Individuals who have been dealing with chronic knee pain may want to have surgery to resolve the problem, but they also may be understandably nervous about the challenges ahead. An orthopaedic surgeon and medical doctor offering the service of sports medicine in Birmingham, AL can ease this person’s anxiety by discussing the latest technological developments. Patients now typically can have arthroscopic surgery that is much less invasive than procedures of the past. The techniques allow a patient to recover much more quickly and to get back to enjoyable active pursuits.
During the consultation with an orthopaedic doctor of Sports Medicine in Birmingham, AL the patient learns details of this surgical procedure and what to expect during recovery. The doctor performs arthroscopic surgery through a very small incision. As the term would indicate, a device inserted into the knee contains a scope camera so the surgeon can view the interior of the knee without making any large cuts. The camera sends the image to a TV monitor. That scope also allows the surgeon to expertly perform the operation.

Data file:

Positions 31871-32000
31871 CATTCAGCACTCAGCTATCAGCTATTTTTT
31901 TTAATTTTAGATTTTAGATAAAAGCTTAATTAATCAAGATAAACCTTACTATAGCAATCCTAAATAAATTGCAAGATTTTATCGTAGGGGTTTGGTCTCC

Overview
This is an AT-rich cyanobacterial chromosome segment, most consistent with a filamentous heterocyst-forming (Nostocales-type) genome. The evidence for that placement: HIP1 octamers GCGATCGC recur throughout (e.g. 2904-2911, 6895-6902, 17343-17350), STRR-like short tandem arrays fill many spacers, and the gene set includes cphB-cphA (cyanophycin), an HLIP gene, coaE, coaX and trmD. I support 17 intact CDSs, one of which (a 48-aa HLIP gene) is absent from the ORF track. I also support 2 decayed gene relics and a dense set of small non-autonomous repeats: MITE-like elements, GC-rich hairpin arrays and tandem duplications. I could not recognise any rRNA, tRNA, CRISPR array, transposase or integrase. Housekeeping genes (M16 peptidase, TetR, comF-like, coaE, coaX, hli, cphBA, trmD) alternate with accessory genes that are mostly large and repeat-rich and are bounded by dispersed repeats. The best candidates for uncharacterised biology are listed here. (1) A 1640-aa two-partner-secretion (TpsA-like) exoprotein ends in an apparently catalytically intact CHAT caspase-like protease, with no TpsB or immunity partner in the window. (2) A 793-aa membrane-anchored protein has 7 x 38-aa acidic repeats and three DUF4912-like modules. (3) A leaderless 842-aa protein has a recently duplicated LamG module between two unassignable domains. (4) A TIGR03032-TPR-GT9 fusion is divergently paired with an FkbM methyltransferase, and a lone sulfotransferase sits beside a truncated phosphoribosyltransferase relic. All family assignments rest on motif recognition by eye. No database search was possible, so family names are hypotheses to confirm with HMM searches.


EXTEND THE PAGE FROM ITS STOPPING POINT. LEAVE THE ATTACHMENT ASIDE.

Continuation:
The Knee Surgery in Birmingham, AL might involve cutting away torn cartilage flaps that are rubbing against bone, for example, or it could involve repairing a torn meniscus disc. Sometimes the knee problem involves osteoarthritis due to wear and tear over time, and in other cases, there is a specific injury that occurred during an athletic activity. An awkward pivot or twisting the knee while falling are examples of sports injuries orthopaedic surgeons commonly address. Often the problem is the combination of both osteoarthritis and an acute injury.
The patient may have waited for a long time before seeking the assistance of a surgeon due to fears about an operation. This individual will be glad for the opportunity to Meet Doctors and talk about his or her various concerns. Each person’s situation is different, of course, and the doctor can provide a good idea of what the operation will be like and how long recovery should take. The patient might benefit from physical therapy; the surgeon can make a referral for this service. Usually, instructions for home exercise specify a gradual return to usual activities.